Bar’s Products: Restoring an American classic (in premium automotive chemicals)

Last month we launched the Bar’s Products redesign, check out our case study.

Before Michigan-based automotive chemical company, Bar’s Products came to Doejo in April 2011, the producer and distributor—under the Bar’s Leaks and Rislone names—was looking to expand their customer-base even further. And its outdated web presence was no longer parallel to Bar’s innovation-driven identity.

The historic company prides itself in its full line of American-made chemical tools—remedying everything from AC blowouts and oil leaks to blown head gaskets and faulty transmissions. The international supplier also has strong ties to the fast-paced motorsport community, sponsoring dragsters, motocross and monster truck drivers and shows.

The Bar’s Products team chose Doejo out of a pool of 24 possible web firms, they said, because they had a gut feeling about us. They liked our portfolio of work, willingness to challenge their views and personal touch. We delivered a reinvigorated site engaging a new generation of customers, while bolstering brand awareness and educating visitors on products.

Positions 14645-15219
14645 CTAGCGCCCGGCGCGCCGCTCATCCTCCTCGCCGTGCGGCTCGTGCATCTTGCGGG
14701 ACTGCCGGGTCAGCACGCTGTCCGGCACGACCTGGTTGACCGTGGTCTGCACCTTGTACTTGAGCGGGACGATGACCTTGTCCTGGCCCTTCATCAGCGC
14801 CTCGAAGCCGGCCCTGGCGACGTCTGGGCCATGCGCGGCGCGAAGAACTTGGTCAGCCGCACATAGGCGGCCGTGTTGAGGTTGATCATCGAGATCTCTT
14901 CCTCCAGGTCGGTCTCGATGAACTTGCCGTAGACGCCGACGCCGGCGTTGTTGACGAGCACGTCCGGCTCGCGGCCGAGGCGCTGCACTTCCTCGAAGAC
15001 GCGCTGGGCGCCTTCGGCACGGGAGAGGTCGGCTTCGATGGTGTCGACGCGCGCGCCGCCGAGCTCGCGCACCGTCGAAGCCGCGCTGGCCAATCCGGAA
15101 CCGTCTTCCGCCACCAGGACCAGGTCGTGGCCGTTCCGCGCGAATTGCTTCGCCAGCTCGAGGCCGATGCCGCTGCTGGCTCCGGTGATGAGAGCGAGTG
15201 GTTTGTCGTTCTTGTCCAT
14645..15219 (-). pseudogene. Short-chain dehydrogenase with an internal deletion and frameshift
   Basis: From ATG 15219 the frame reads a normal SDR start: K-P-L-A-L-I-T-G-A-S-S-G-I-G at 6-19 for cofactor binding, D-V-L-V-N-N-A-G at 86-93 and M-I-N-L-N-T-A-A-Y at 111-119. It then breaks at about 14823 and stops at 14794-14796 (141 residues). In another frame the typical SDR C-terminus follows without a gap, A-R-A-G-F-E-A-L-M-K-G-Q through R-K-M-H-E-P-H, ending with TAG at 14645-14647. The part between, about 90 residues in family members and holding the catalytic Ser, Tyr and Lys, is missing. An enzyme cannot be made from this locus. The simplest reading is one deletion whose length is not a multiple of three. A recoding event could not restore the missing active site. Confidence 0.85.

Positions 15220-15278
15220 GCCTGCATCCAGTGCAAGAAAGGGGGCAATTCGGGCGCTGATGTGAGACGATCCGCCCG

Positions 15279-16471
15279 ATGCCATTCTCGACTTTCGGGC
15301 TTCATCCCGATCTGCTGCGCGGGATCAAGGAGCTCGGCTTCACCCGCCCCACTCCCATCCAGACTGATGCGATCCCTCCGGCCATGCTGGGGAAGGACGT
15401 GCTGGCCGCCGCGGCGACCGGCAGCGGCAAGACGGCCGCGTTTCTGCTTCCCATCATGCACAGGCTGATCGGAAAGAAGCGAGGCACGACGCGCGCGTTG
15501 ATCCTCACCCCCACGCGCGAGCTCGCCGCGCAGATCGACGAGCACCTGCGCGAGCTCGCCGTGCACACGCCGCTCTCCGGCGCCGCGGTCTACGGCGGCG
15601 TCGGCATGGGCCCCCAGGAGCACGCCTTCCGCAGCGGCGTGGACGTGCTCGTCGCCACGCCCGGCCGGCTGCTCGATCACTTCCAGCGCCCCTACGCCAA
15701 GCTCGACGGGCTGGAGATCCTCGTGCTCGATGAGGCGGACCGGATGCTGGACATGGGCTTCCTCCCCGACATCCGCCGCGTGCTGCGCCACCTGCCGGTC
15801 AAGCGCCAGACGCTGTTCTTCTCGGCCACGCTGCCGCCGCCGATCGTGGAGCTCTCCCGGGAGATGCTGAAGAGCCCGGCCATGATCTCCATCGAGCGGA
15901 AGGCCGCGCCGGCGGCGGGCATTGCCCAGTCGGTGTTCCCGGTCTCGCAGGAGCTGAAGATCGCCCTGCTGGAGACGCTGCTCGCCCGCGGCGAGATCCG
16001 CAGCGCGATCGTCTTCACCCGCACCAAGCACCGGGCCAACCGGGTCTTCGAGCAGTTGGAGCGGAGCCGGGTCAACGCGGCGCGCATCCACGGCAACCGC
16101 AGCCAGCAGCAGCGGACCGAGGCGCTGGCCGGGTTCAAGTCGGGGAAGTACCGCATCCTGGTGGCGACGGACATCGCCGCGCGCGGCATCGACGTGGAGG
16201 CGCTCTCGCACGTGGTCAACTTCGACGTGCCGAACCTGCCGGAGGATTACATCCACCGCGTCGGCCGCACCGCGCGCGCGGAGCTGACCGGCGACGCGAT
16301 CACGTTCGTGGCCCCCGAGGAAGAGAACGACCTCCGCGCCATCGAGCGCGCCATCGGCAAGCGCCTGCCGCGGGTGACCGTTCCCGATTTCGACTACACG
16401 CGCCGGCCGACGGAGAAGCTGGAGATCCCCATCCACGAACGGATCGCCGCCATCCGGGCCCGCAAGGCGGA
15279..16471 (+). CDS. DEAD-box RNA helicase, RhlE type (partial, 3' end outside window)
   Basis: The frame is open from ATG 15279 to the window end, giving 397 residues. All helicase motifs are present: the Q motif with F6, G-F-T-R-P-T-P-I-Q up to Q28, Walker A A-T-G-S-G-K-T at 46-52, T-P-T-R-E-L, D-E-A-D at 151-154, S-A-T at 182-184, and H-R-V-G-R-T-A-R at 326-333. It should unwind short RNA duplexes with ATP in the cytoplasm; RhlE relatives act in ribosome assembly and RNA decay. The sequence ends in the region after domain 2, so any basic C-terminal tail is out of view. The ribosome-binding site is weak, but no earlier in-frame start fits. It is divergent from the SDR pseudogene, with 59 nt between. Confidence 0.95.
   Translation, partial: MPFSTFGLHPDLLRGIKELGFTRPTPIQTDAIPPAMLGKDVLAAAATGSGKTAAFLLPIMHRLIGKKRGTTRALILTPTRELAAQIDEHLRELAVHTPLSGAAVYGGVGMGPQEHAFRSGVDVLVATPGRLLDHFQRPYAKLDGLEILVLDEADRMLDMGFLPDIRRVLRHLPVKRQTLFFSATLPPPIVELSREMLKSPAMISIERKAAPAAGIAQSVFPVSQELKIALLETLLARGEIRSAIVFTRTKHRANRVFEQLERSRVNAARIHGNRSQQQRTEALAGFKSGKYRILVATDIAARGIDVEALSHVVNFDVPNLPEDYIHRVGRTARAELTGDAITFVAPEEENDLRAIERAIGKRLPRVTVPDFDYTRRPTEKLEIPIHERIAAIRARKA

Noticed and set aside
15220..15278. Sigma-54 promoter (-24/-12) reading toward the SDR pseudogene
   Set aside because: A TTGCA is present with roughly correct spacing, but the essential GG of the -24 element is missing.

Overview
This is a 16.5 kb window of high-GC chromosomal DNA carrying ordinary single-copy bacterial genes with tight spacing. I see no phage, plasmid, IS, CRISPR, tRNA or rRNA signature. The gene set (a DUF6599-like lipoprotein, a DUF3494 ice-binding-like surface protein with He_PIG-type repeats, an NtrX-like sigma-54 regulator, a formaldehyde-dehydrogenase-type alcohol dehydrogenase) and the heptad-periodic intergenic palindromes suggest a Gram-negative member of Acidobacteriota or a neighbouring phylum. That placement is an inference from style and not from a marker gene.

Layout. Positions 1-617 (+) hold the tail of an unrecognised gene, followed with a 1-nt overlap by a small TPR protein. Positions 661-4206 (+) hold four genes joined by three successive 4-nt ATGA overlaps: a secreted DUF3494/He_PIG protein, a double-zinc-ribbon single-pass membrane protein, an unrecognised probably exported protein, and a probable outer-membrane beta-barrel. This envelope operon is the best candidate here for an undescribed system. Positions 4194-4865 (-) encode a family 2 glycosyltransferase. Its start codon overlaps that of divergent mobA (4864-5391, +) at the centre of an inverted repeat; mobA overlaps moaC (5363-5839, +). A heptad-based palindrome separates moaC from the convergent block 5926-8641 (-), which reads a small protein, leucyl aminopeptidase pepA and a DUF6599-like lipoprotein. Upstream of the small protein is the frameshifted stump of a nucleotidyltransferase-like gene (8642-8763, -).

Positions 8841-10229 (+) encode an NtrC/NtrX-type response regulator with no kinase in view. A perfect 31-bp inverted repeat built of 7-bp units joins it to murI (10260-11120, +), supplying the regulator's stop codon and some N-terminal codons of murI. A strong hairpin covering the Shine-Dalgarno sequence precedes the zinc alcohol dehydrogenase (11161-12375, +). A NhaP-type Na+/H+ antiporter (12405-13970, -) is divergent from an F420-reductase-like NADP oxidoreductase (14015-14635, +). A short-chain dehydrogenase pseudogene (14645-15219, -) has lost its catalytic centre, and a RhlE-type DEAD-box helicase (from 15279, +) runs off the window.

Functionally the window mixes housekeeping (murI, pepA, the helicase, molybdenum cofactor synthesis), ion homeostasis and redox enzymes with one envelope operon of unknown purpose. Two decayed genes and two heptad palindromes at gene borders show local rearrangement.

Our user experience-honed team entrenched themselves in the company’s rich history, wide range of products and customer base. This helped us build a dynamic product selector, so users can describe their car’s symptoms to find solutions (like a automotive WebMD); a store locator, in conjunction with Bars Products retailers such as AutoZone, Pep Boys and O’Reilly’s in-store stock; and a custom-made CMS supporting the multiple languages and countries Bars Products can be found in.  

To help engage new users, we integrated Bars Products’ motor sport-centric blog into their marketing site, weaving in Facebook’s social plugin for product comments and helped call out the company’s ability to answer customers’ questions through its social networks.

In the month after the new Bars Products site launched, the pages per visit nearly doubled, the bounce rate dropped 20 percent and users were spending over a minute longer reading about product features and benefits.